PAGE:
It’s here. It’s here, it’s HERE! This is a vegan (read: egg-free, dairy-free!) gnocchi recipe you can’t help but get right. I know you can buy a package of gnocchi at the store for a few dollars but isn’t there something so undeniably satisfying about creating these little pillows of perfection from scratch? I know- weird flex, but okay. If you too have shared the vegan gnocchi struggles and failures, the chewy, the gummy, and the -they-disintegrated-where-are-they- moments: Today we CELEBRATE!
And of course, we eat GNOCCHI!
Egg-Free Gnocchi: Tips + Tricks
You guys. I have made vegan gnocchi dozens of times. I’ve tried everything. I’ve used squash, sweet potatoes, tapioca starch- you name it, I’ve tried it. I recently had a gnocchi revelation. I’ve always considered gnocchi to be potato-pasta, not pasta-with-potatoes. Are you as confused as I was?
Linda, Linda: Listen. What I’m telling you is gnocchi is more parts flour than potato on most occasions, especially the vegan ones. This has been a serious mental hangup for me! I’ve spent recipe after recipe thinking gnocchi is more potato than pasta. This is not the case. Gnocchi is more pasta (flour) than potato. Once you realize this, you’re going to be basking with me in gnocchi bliss.
Let’s make Vegan Gnocchi!
Don’t freak out. Don’t stress. Don’t even think back to all those times trying your hand at vegan gnocchi has left you hungry and frustrated. Nope, today we conquer!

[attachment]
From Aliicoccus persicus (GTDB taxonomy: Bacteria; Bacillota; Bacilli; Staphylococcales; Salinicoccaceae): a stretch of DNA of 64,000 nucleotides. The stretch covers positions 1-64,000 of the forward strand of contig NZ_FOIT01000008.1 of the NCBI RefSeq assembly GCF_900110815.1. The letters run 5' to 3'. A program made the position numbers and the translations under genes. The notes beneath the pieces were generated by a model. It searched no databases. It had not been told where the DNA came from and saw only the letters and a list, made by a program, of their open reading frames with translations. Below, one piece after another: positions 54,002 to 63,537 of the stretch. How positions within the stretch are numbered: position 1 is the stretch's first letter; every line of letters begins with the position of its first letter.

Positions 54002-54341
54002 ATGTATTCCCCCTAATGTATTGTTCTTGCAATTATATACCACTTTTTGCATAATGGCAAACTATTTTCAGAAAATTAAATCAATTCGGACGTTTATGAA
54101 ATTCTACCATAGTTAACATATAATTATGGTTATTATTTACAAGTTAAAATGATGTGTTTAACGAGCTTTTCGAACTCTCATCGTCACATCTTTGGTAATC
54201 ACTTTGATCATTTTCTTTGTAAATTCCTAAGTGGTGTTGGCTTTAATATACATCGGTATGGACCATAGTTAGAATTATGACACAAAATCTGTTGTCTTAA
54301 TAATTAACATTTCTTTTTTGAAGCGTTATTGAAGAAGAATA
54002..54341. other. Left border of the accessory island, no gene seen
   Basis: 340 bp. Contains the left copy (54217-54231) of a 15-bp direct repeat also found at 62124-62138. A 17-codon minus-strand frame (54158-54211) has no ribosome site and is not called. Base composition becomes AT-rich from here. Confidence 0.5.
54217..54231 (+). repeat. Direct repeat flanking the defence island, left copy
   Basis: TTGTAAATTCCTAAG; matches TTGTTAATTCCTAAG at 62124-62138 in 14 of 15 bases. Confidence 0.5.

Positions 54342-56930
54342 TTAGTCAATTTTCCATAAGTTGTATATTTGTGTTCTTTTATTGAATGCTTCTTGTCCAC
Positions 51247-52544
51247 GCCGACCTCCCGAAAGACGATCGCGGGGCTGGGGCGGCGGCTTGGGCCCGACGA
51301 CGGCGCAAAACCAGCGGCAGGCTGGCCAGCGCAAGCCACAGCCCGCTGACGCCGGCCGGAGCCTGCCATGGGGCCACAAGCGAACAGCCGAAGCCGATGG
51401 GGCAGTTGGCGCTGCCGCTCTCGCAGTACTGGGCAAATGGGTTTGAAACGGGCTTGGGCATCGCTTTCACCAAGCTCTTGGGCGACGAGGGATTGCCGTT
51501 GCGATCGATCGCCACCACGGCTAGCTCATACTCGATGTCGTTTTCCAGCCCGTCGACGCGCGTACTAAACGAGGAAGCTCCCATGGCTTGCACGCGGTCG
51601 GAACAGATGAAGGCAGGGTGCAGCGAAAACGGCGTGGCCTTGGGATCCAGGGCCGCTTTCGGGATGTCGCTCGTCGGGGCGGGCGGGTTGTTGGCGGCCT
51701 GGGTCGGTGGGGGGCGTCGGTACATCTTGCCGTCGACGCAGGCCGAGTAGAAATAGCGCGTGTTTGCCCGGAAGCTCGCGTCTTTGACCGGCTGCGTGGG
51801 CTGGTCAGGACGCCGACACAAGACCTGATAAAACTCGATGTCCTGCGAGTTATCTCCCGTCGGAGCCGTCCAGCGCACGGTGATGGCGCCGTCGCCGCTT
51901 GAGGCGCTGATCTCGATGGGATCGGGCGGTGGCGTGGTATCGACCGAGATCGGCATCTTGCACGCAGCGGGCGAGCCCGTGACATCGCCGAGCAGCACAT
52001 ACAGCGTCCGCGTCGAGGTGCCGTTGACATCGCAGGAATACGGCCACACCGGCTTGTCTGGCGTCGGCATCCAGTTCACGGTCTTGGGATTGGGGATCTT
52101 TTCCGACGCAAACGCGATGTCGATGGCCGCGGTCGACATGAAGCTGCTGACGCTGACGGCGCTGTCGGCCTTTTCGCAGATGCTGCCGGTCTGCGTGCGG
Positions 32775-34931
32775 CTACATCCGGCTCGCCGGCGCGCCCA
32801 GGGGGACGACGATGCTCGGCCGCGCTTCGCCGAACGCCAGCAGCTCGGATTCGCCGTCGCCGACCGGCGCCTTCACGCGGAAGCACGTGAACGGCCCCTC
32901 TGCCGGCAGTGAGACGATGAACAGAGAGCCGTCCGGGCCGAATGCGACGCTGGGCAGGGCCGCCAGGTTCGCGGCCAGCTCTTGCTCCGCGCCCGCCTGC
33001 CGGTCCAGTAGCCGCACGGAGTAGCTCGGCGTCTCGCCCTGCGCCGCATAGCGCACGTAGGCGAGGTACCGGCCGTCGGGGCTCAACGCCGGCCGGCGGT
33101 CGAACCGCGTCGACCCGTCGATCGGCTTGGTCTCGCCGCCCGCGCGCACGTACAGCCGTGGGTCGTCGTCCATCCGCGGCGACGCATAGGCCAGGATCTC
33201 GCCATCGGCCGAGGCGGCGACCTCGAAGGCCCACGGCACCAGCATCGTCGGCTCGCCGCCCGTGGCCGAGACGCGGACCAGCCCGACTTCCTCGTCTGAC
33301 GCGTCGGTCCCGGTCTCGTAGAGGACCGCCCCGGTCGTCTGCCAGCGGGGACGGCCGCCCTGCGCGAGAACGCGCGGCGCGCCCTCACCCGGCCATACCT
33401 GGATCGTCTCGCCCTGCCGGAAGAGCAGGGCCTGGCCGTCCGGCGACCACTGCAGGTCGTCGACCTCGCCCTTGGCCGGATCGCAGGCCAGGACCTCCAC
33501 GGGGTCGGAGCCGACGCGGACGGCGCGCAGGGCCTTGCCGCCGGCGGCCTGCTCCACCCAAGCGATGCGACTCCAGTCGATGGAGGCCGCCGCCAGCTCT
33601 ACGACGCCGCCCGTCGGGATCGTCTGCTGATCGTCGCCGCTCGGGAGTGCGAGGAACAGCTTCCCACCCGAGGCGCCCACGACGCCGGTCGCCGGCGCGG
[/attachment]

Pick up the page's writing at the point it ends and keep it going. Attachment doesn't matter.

Girl/Boy: First, you gots to peel, chop and boil some potatoes. NBD here. After they are fork-tender, mash them in a large mixing bowl until no lumps remain. Sorry Fergie, we aren’t having it.
When your potatoes are a creamy, dreamy consistency it’s time to get to work. Add in the oil, flour, and salt to create your pasta dough. Pasta, pasta, PASTA Y’ALL!
We’re going to take this dough and roll it out into gnocchi pasta logs. We’re so close, this is happening. We’re eating pasta tonight!
Tidbit: You’re going to want to be working on a floured surface to avoid dough sticking.
Shaping your gnocchi dumplings
I know you’re tired. It’s already been a half-hour. Your counter is covered with flour, there are dirty dishes in your sink, and you still aren’t there.
Never give up, Never surrender!
Take those dairy-free gnocchi pasta dough logs you just made and slice them up! Action, Jackson! Use a pastry cutter if you have one, and cut into 1/2″ pieces.
At this point, you can boil them, sauce them, and consume the ever-living daylights outta them…. but we’re eating with our eyes and we’re here to beautify.
It’s time for the fork-tining.
Aren’t they just the cutest? I mean hellooooo, each little gnocchi has it’s own little gnocchi shadow because they are *that* special.
Basically, you’re going to open your silverware drawer, flip a dinner fork over and roll each egg-free gnocchi down the back of the tines for texturing aka the most adorable sauce absorbing nooks and crannies on earth. Earth.
You have arrived. Gnocchi- it’s pasta- is really versatile! Serve with tomato sauce, pesto, cream sauce, sauteed veggies, leafy greens, options galore.
Um, also, this meal is firshir insta-worthy so go ahead and salt bae your feed with some gnocchi magic. Proud of you and really hope you enjoy it!Print